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I have a page that lists all of the projects that has sortable headers and pagination.


I choose to edit one of the projects


When I click save on that page, it calls the projects controller / update method. After I update the code I want to redirect to the path that I was on before I clicked edit a specific project. In other words, I want to be on the same page with the same sorting.

I saw link_to(:back) and thought that :back may work in redirect_to(:back), but that's a no go.

puts YAML::dump(:back) 
yields the following:

Any ideas on How I could get this to work. It seems like a problem that would be easily solved, but I'm new to RoR.

share|improve this question
up vote 237 down vote accepted

In your edit action, store the requesting url in the session hash, which is available across multiple requests:

session[:return_to] ||= request.referer

Then redirect to it in your update action, after a successful save:

redirect_to session.delete(:return_to)
share|improve this answer
This did the trick. Thanks! – easement Jan 26 '10 at 14:55
I'd suggest redirect_to session.delete(:return_to) in the update action. This cleans up the value from the session, since it's not needed any longer. – stigi Oct 7 '12 at 15:00
doesn't having several tabs open confuse this logic? – jones Jan 22 '13 at 11:19
Couldn't you just redirect_to request.referer? – Elle Mundy Apr 24 '14 at 16:01
@DanMundy No, for it to work it should be request.referer.referer, if that could be possible. @Jaime Bellmyer Why ||=? – x-yuri May 27 '15 at 17:33

Why does redirect_to(:back) not work for you, why is it a no go?

redirect_to(:back) works like a charm for me. It's just a short cut for redirect_to(request.env['HTTP_REFERER']) (pre Rails 3) or (Rails 3)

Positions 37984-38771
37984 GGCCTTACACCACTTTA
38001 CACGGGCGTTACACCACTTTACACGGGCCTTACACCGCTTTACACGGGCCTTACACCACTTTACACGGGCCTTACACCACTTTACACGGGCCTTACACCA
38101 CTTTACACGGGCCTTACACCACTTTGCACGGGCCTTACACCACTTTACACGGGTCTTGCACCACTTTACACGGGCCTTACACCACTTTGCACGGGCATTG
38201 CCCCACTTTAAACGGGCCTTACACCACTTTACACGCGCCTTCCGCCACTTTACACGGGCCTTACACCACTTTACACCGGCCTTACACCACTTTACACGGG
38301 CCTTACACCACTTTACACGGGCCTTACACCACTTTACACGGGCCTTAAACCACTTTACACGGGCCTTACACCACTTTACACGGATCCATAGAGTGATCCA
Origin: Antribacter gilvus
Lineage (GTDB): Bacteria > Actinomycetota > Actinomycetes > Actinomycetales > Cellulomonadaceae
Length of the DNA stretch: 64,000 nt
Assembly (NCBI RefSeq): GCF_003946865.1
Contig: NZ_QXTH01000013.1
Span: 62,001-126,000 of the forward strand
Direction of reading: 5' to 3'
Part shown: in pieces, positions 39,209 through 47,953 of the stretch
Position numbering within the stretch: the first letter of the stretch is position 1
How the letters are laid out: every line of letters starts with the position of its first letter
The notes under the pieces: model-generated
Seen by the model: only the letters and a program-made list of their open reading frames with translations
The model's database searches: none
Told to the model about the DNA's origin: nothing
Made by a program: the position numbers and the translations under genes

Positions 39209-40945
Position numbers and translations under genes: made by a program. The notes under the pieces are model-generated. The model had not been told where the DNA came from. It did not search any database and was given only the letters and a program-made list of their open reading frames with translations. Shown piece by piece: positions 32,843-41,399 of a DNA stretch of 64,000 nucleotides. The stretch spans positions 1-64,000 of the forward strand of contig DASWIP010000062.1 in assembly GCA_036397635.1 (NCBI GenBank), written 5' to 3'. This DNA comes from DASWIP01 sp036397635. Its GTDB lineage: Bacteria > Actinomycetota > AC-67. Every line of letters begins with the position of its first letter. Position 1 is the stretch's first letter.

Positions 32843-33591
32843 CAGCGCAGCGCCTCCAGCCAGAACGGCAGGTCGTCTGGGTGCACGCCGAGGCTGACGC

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redirect_to :back does not work well for me either, say you visit /posts/new, this is set as the referer for the next request, so after the form is successfully submitted it shows the form again, i.e /posts/new. It does however work well for other purposes. – Kris Feb 1 '12 at 16:15
That is, OP wants to redirect back twice. I bet he could just redirect_to projects_path. – x-yuri Apr 20 '15 at 20:12

I like Jaime's method with one exception, it worked better for me to re-store the referer every time:

def edit
    session[:return_to] = request.referer

The reason is that if you edit multiple objects, you will always be redirected back to the first URL you stored in the session with Jaime's method. For example, let's say I have objects Apple and Orange. I edit Apple and session[:return_to] gets set to the referer of that action. When I go to edit Oranges using the same code, session[:return_to] will not get set because it is already defined. So when I update the Orange, I will get sent to the referer of the previous Apple#edit action.

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yes, but can you suggest what to do if accidentally same url was stored as you are at? You are at apple and you came from apple. And you want previous location – Uko Sep 18 '13 at 14:53

This is how we do it in our application

def store_location
  session[:return_to] = request.fullpath if request.get? and controller_name != "user_sessions" and controller_name != "sessions"

def redirect_back_or_default(default)
  redirect_to(session[:return_to] || default)

This way you only store last GET request in :return_to session param, so all forms, even when multiple time POSTed would work with :return_to.

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request.request_uri is no longer available, so I suggest to use request.fullpath instead – anka Dec 21 '12 at 11:23
@anka Updated. Thanks for comment – MBO Dec 21 '12 at 19:12
yup that's pretty good. I would only suggest to generally not useand and or in if statements. Use && and || instead. Details here. – Achilles Dec 28 '15 at 13:24

request.referer is set by Rack and is set as follows:

def referer
  @env['HTTP_REFERER'] || '/'

Just do a redirect_to request.referer and it will always redirect to the true referring page, or the root_path ('/'). This is essential when passing tests that fail in cases of direct-nav to a particular page in which the controller throws a redirect_to :back

share|improve this answer
Not sure which file you were looking at but at the rack source, this is how referer was defined as of 28 Mar 2011, and that is how it is defined as of today. That is, || '/' is not part of the definition. – maček Dec 2 '13 at 6:35

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